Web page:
SANTA FE COUNTY, N.M. (KRQE) – It could be a big shift in how much some Santa Fe property owners pay in taxes. The county assessor is now looking into possible tax rate changes for those who own short-term rentals.
“It will drive us out of business. We will not be able to do it, and those are the reports that I’m hearing from many of our fellow short-term rentals throughout the city and county,” said Santa Fe County Short-Term Rental Fellowship Director Liz Emmens.
Emmens, a short-term rental owner, is among those worried about a shift in Santa Fe property taxes. The shift is a possible reclassification from residential to non-residential property for homes with short-term rentals. The Santa Fe County Assessor mentioned it is hard to decipher how much property taxes for short-term rental properties will go up in the city and county.
“What will it affect? You will be paying the non-residential rate, opposed to the residential rate which is higher. You will also lose the 3% limitation to evaluation as well because you are no longer deemed residential,” said Santa Fe County Assessor Isaiah Romero.
On November 1, Santa Fe County’s short-term rental owners will get a questionnaire from the county asking how they’re using their private property. If a property is found to be mostly used for short-term renting the county will consider changing a property’s tax status.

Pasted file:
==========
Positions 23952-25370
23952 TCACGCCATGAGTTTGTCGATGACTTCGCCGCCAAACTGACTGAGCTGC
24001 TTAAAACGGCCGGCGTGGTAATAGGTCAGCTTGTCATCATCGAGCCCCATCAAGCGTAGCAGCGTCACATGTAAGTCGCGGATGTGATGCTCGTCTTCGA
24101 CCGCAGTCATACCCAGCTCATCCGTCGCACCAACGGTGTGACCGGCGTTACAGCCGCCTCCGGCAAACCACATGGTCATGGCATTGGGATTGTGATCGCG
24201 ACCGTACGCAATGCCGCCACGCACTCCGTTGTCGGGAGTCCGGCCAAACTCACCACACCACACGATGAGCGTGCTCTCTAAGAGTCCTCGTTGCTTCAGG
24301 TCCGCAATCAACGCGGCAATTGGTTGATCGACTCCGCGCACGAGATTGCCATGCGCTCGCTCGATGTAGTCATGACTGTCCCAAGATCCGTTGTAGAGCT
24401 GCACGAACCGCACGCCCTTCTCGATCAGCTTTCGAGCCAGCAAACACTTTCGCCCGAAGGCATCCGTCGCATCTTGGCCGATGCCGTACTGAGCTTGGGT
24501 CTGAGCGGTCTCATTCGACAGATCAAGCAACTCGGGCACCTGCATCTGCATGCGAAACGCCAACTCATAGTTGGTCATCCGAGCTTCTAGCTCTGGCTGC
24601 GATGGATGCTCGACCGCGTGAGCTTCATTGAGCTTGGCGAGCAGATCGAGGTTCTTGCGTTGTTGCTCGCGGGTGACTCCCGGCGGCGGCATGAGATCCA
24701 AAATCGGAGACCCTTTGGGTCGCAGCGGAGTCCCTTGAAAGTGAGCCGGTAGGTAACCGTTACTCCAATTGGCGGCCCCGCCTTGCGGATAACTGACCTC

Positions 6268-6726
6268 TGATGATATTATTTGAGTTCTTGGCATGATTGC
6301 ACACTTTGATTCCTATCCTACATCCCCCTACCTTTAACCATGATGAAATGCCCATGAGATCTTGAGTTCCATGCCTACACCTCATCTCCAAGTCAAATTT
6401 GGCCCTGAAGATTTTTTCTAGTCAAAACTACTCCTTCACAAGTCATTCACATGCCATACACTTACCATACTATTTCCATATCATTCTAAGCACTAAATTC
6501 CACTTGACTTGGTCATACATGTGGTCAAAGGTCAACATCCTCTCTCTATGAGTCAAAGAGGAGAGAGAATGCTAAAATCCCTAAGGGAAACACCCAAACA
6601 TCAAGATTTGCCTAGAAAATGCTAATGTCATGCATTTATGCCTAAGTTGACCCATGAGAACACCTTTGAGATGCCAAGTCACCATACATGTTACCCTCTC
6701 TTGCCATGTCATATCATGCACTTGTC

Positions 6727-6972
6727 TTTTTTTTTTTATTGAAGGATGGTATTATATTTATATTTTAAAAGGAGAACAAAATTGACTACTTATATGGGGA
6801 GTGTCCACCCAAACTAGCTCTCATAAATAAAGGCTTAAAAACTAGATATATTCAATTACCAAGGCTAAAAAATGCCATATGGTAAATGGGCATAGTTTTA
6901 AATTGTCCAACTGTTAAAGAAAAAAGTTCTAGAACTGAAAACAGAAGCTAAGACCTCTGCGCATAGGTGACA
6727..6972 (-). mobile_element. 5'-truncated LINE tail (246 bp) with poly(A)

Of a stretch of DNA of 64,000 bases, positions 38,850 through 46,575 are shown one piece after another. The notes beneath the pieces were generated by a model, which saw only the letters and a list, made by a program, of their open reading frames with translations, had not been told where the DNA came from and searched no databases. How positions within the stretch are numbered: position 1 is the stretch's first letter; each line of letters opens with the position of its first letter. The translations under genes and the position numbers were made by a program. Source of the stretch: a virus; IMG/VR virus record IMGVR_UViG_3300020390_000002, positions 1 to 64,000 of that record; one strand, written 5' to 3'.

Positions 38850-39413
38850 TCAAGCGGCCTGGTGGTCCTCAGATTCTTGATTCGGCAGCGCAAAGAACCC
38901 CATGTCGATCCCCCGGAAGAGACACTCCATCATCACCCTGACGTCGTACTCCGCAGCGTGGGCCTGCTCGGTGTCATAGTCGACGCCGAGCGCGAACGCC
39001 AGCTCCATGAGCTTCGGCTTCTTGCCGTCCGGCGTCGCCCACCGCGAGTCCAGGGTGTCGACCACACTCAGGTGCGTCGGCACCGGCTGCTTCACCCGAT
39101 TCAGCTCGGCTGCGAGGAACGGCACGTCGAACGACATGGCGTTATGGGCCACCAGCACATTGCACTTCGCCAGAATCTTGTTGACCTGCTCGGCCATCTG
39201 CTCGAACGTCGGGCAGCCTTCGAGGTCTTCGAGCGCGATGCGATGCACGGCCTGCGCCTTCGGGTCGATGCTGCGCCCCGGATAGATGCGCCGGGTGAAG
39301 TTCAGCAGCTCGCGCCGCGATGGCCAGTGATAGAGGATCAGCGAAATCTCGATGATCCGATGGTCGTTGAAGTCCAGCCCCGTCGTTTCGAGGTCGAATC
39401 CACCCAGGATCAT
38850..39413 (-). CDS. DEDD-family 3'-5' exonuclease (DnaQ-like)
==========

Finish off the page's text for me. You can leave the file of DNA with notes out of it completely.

“You may have a guest house and a main house, and your main house you’re living in, but the guest house is a short-term rental. That’ll be a situation that we would be calling residential,” added Romero.
The assessor said his changes follow state statute which states residential property does not include temporary structures. The county assessor said these changes are being made because they are finally able to identify these properties as they now have to be licensed and registered.
However, the Santa Fe Association of Realtors said there are many worries property owners are raising.
“By moving these properties from residential to non-residential, that comes with some other concerns, including non-residential properties in a residential neighborhood being taxed differently. People’s loans and mortgages might be impacted. Their insurance on their properties might be impacted,” said Santa Fe Association of Realtors President Drew Lamprich.
Santa Fe County property owners have until February 29 to detail how they’re using their property. The county is expected to announce tax changes in April. Property owners who disagree will be allowed to appeal.